The safety concern remains. Women are still vulnerable far more than men to violence, mostly from men. So I understand why women may object to having someone who appears to be male in their women’s only space.

But I yearn for the day when we don’t have to police bodies. I have male genitals, and I enjoy them despite the anxieties I mentioned above. But there is so much more to me than them, and I know that is true about everyone.

Personally, I want all public restrooms to be unisex. But that is probably not practicable or acceptable. So, we have to be creative. Single-person unisex facilities may be possible in many cases. In workplaces and communities like churches and synagogues, we can experiment with multi-person unisex facilities, too, even setting up escorts or safety teams for those who are uncomfortable.  Surely, in these kinds of communities we can begin to build a new world.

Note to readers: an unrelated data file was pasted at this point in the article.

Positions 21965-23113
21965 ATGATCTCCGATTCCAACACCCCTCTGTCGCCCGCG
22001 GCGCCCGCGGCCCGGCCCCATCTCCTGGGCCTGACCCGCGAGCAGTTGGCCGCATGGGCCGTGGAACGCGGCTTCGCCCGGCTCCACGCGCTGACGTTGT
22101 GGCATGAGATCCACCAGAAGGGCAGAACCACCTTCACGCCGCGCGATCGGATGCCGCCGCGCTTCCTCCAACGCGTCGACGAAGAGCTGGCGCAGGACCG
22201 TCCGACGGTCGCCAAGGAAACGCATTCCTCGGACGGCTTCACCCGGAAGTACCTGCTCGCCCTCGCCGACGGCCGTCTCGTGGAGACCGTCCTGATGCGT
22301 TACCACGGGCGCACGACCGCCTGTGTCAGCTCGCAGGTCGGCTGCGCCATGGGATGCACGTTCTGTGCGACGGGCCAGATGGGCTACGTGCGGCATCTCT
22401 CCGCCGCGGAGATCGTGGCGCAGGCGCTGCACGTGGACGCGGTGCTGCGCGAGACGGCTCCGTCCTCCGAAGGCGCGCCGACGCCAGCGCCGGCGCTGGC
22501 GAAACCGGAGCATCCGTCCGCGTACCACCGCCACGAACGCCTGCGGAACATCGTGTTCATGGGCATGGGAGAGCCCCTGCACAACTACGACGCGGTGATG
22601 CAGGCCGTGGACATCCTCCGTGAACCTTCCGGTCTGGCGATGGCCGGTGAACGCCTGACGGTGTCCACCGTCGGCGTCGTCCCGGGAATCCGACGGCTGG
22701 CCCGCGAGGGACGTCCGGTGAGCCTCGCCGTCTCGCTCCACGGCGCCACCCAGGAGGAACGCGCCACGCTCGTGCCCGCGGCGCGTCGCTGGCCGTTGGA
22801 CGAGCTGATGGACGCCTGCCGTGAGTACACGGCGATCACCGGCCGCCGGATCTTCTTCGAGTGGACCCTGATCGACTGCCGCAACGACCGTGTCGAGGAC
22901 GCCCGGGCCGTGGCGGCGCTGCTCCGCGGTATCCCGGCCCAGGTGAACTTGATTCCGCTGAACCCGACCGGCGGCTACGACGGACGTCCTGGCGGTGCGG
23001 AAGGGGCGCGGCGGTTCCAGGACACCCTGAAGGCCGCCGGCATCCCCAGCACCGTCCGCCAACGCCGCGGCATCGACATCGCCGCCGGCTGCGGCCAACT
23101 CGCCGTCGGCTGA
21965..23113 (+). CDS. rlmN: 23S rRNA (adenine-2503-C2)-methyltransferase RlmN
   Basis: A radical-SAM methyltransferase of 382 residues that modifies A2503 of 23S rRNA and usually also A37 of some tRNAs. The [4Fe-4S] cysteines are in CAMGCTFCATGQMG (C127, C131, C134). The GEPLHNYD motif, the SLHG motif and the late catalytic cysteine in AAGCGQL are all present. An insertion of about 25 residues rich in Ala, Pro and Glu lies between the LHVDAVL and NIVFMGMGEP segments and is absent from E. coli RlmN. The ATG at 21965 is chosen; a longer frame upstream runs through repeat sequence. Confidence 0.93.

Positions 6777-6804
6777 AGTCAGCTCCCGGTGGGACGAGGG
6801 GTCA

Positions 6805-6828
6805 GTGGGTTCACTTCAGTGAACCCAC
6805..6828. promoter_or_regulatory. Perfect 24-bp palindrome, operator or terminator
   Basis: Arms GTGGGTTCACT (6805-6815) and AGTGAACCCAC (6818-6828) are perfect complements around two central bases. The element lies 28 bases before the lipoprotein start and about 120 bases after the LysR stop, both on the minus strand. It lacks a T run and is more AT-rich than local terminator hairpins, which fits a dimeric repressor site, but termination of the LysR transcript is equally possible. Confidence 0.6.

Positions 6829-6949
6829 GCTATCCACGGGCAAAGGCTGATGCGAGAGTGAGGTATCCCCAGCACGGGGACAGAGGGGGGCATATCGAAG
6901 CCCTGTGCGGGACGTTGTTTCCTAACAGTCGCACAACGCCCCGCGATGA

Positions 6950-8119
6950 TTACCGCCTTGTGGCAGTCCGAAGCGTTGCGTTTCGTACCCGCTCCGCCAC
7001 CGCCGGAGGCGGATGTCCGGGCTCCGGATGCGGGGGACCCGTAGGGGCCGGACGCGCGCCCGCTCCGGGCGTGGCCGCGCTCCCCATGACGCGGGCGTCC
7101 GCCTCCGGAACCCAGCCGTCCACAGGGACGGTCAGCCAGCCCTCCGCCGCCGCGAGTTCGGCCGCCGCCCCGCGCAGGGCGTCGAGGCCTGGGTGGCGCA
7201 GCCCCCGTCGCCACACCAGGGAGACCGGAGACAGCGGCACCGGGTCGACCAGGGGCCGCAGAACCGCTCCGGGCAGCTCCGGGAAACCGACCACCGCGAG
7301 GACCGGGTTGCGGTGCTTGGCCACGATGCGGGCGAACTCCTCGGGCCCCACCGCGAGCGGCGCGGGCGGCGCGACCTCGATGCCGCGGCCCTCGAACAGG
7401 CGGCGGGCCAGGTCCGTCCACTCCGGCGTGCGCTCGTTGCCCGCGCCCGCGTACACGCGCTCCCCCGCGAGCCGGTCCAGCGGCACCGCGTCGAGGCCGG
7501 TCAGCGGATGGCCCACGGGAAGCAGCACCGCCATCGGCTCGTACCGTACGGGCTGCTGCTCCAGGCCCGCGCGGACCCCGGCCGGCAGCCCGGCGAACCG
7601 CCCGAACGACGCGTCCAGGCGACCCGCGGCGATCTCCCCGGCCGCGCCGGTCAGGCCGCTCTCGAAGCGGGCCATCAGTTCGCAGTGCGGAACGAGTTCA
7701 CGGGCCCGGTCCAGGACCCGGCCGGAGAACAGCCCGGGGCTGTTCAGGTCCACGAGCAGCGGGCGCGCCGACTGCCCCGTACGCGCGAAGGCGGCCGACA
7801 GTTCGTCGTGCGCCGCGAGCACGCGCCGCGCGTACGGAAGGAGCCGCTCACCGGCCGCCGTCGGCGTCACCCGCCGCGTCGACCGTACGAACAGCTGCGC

I just want to pee in peace, in fully human space, a new world where we don’t feel the need to enforce gender rules, racial rules, or any of the myriad ways we set up hierarchies of privilege.

from Malachi

Malachi GrennellThe issue of bathrooms is, in some ways, complicated, and in other ways, remarkably simple. The reality is, every single person needs to be able to use to the bathroom. As a trans person, this is something I have struggled with for years: trying to figure out at what point in transition I “passed” well enough to switch bathrooms juxtaposed against my need for safety.  As a result, I got very good at holding my bladder until I could pee in the privacy of my own home (which has the unfortunate consequence of perpetual dehydration most days that I leave the house).